Polymer Bulletin

, Volume 34, Issue 5–6, pp 593–598 | Cite as

Size exclusion behavior of polymers in amide solvents

II. Molecular weight determination of acrylonitrile polymers in N,N-dimethylformamide
  • Chiaki Azuma
  • Marcos L. Dias
  • Eloisa B. Mano


Size exclusion chromatography (SEC) procedure for the determination of molecular weight and molecular weight distribution of acrylonitrile polymers (PAN) is described. The Mark-Houwink-Sakurada parameters of PAN polymers in DMF and 0.01M LiBr-DMF at 60°C were estimated. The values of a parameters obtained by us for PAN prepared both by persulfate-metabisulfite aqueous system (PAN), and azo-bis-isobutyronitrile in DMF solution (PAN-A) were the same, while for PAN sample containing small amounts of sulfonated pendant groups (PAN-S) was higher. The addition of inorganic salt, such as LiBr, to DMF suppressed the abnormal SEC elution behavior observed in the solvent without the electrolyte although SEC of PAN-A showed almost the same results as in DMF with electrolyte. The universal calibration using monodisperse poly(ethylene oxide) standards as well as application of the Mark-Houwink-Sakurada parameters were satisfactory for the determination of the molecular weights.


LiBr Molecular Weight Distribution Ethylene Oxide Acrylonitrile Inorganic Salt 
These keywords were added by machine and not by the authors. This process is experimental and the keywords may be updated as the learning algorithm improves.


Unable to display preview. Download preview PDF.

Unable to display preview. Download preview PDF.


  1. 1.
    C.Y.Cha, J. Polym. Sci., B7,343 (1969).Google Scholar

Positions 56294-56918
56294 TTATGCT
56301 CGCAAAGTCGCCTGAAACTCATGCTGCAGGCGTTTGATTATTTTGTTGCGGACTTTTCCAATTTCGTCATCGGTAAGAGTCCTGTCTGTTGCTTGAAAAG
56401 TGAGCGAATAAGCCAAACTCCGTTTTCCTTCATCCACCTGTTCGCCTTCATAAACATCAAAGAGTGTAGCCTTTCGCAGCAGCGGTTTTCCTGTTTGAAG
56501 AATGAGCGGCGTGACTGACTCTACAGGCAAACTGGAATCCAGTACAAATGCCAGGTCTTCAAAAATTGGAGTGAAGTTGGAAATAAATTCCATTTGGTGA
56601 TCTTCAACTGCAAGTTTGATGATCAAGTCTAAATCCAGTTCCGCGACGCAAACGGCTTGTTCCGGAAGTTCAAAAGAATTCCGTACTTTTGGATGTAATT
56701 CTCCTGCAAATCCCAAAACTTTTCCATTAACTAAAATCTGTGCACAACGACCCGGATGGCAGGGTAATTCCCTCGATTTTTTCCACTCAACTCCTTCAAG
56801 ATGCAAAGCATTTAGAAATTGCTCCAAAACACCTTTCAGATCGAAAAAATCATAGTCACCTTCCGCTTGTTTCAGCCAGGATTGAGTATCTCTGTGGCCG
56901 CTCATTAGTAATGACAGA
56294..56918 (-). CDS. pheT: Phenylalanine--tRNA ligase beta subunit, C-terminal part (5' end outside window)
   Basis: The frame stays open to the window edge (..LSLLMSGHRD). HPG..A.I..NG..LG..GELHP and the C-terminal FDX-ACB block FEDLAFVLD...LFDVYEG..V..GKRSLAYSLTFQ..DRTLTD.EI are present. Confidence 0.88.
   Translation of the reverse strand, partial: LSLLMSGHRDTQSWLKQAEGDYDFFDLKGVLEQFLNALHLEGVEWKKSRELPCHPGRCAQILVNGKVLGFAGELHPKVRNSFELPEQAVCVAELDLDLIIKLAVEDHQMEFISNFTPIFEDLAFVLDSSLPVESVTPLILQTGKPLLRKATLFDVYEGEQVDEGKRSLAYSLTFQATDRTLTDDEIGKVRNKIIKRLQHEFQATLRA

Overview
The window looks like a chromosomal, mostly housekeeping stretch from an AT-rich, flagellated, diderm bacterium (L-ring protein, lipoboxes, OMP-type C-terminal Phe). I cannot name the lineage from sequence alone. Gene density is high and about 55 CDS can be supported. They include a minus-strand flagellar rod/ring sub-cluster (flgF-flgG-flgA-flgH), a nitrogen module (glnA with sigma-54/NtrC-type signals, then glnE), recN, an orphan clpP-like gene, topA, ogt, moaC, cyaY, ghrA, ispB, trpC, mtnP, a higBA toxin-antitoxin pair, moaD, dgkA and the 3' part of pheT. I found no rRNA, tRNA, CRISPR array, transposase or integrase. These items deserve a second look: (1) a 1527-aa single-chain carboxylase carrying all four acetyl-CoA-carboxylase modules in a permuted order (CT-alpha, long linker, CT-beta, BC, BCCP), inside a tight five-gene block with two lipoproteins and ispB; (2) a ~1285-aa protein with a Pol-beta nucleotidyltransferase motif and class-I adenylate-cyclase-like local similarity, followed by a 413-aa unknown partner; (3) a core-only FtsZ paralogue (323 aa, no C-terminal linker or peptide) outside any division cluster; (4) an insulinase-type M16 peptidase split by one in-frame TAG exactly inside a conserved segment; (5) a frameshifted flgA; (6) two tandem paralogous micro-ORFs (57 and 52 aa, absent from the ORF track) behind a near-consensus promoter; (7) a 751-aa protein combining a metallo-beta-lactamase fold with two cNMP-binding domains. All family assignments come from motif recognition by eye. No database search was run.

2. 2.
    G.Coppola, P.Fabri, B.Pallesi and U.Bianchi, J. Appl. Polym. Sci., 16,2839 (1972).Google Scholar
  3. 3.
    A.S.Kenyon and E.H.Mottus, Appl. Polym. Symp., 25, 57, (1974).Google Scholar
  4. 4.
    S.Mori, Anal. Chem., 55, 2414 (1983).Google Scholar
  5. 5.
    N.D.Hann, J. Polym. Sci., Polym. Chem., 15, 1331 (1977).Google Scholar
  6. 6.
    D.R.Scheuing, J. Appl. Polym. Sci., 29, 2819 (1984).Google Scholar
  7. 7.
    P.R.Ludlan and J.G.King, J. Appl. Polym. Sci., 29, 3863 (1984).Google Scholar
  8. 8.
    B.Riedl, L.Calvé and L.Blanchette, Holzforschung, 42, 5, 315 (1988).Google Scholar
  9. 9.
    Z.Grubisic, P.Remp and H.Benoit, Polym. Letter, 5, 753 (1967)Google Scholar
  10. 10.
    A.Domard, M.Rinaudo and C.Rochas, J. Polym. Sci., Polym. Phys., 17, 673 (1979).Google Scholar
  11. 11.
    C.Azuma, M.L.Dias and E.B.Mano, Macromol. Chem., Macromol. Symp., 2, 169 (1986).Google Scholar
  12. 12.
    C.Azuma, M.L.Dias and E.B.Mano, part1 (submitted to Polym.Bull.).Google Scholar
  13. 13.
    R.Cleland and W.H.Stockmayer, J. Polym. Sci. 17, 473 (1955).Google Scholar
  14. 14.
    E.A.Collins, J.Bares and F.W.Billmeyer,Jr., Experiments in Polymer Science, John Wiley, N.Y., 1973, p.398.Google Scholar
  15. 15.
    A.R.Weis and E.Cohn-Ginsberg, Polym. Letters, 7, 379 (1969).Google Scholar
  16. 16.
    W.R.Krigbaum and A.M.Kotliar, J. Polym. Sci., 32, 379 (1985).Google Scholar

Copyright information

© Springer-Verlag 1995

Authors and Affiliations

  • Chiaki Azuma
    • 2
    • 1
  • Marcos L. Dias
    • 3
  • Eloisa B. Mano
    • 3
  1. 1.The University of the AirJapan
  2. 2.Tokyo Daiichi Gakushu CenterTokyoJapan
  3. 3.Instituto de MacromoléculasUniversidade Federal do Rio de JaneiroRio de JaneiroBrazil

Personalised recommendations